Are you ever about to start a tennis match or go for a run and you think, do I need to stretch first? Recent evidence has found that typical stretching techniques do not necessarily prevent injuries, but actually can impair speed and strength in some individuals. By typical stretching techniques, we are referring to “static stretching,” meaning, stretching muscles until the point when they just begin to hurt and then holding it briefly.
One study conducted by the Journal of Strength and Conditioning Research found that stretching before lifting weights made individuals feel off balance and weaker during their workout. Another study based on 104 people who stretched before they exercised left them 5.5% weaker during their workout. And yet another study was conducted on fit men. Those who stretched before they lifted weights lifted 8.3% less than those that did not. Who would’ve thought?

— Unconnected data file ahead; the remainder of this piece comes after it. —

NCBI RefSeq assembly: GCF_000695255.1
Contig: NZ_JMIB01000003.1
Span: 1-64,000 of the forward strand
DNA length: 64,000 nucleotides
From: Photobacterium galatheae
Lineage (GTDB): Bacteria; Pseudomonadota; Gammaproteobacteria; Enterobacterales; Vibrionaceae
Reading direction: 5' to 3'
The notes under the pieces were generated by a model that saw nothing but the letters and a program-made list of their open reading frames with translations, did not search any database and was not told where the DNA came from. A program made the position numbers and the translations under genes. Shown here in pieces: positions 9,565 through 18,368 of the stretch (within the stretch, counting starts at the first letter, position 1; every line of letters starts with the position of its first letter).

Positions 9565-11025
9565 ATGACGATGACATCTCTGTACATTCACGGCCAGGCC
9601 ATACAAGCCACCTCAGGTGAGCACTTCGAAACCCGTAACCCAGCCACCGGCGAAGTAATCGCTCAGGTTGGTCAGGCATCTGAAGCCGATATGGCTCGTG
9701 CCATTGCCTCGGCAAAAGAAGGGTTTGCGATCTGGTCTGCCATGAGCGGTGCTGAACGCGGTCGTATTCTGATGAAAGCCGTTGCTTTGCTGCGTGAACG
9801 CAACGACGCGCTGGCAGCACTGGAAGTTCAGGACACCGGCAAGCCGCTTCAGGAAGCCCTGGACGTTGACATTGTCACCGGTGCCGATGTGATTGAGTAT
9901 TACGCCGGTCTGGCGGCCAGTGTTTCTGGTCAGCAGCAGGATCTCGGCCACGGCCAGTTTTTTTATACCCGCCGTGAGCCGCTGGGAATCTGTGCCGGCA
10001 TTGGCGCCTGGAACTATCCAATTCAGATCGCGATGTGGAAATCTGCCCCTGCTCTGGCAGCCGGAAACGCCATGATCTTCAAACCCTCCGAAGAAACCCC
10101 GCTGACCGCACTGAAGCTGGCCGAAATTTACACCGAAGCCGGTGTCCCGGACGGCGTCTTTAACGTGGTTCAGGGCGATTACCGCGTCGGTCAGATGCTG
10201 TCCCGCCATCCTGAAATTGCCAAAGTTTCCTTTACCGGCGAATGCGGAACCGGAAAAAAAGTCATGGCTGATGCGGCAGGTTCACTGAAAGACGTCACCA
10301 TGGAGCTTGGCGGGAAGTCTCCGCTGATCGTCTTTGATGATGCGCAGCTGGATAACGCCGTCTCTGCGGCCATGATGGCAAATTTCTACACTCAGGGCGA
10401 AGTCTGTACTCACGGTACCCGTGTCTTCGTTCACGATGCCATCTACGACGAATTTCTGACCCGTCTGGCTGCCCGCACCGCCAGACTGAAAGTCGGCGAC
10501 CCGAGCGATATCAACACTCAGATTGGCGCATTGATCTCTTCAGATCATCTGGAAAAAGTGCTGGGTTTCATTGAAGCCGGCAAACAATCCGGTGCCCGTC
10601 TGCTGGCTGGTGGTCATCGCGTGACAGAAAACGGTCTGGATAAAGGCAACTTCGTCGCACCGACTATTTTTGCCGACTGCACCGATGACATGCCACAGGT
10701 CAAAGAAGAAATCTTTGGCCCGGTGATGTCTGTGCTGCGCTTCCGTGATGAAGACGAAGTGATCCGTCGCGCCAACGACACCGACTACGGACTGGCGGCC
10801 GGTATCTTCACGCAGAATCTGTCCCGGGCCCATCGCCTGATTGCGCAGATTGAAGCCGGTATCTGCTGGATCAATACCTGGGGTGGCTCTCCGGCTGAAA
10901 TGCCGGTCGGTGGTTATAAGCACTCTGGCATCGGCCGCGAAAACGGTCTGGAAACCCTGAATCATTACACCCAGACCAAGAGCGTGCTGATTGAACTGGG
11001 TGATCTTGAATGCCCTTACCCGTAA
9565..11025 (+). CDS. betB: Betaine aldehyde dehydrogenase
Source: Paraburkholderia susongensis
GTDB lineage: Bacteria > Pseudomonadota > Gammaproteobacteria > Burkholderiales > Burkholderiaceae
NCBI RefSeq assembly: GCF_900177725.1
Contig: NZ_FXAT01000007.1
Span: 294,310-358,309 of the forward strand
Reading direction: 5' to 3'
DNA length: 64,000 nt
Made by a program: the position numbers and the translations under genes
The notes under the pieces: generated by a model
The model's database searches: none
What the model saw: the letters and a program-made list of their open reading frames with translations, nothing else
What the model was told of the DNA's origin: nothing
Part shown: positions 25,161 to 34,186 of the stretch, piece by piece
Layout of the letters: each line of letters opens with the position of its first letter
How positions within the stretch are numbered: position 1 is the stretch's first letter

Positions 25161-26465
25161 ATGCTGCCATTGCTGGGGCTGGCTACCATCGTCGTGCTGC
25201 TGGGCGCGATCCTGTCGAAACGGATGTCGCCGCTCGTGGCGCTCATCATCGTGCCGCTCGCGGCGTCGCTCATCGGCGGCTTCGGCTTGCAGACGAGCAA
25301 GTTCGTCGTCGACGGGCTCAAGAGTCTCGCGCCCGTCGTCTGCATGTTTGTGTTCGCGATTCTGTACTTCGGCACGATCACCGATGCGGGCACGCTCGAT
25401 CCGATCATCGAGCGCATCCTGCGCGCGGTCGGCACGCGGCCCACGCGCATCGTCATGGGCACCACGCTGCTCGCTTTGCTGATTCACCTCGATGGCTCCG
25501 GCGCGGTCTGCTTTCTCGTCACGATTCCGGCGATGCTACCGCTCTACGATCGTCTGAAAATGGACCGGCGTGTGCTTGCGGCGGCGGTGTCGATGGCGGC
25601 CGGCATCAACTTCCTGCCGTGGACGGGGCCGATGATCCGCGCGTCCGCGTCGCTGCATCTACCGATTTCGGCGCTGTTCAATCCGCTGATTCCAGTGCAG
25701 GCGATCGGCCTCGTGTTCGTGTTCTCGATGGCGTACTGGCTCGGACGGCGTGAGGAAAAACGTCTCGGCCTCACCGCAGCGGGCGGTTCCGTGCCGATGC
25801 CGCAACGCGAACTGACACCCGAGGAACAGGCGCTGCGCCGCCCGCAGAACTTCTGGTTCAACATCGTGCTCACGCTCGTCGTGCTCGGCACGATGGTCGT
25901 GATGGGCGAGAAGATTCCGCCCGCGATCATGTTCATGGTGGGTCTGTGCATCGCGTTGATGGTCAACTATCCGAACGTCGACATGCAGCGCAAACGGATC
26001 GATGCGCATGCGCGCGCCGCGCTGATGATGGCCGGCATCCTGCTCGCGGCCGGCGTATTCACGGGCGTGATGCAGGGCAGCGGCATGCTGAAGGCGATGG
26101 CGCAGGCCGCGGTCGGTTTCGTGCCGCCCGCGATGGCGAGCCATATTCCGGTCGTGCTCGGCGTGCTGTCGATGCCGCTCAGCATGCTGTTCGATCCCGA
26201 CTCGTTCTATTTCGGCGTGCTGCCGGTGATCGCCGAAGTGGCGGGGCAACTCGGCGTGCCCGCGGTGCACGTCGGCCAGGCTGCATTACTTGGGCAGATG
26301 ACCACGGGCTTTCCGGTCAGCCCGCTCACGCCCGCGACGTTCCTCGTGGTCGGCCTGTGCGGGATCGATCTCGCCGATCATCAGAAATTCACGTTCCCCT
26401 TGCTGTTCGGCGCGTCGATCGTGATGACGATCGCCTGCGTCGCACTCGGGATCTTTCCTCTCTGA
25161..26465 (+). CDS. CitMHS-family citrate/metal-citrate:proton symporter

More recently, trainers are focusing on longer bouts of post workout recovery stretching and less time on pre-workout stretching. They would suggest just a brief stretch prior to the workout. So how did stretching before a workout become such a permanent fixture in our pre-workout routine? Too often than not, stretching has been equated with warming up of the muscles, when really, other routines are needed for warming up the muscles.
So what is it that can make stretching potentially more harmful than good? Think of our muscles like a rubber band. Too much stretching and the band loses elasticity and won’t reshape back to its original place. Similarly, muscles can lose elasticity if they are overworked. So instead of stretching too much prior to working out, exchange those stretches for warm up exercises such as jumping jacks. This can make your muscles ready to jump into activity, but not be too overworked to cause a potential injury.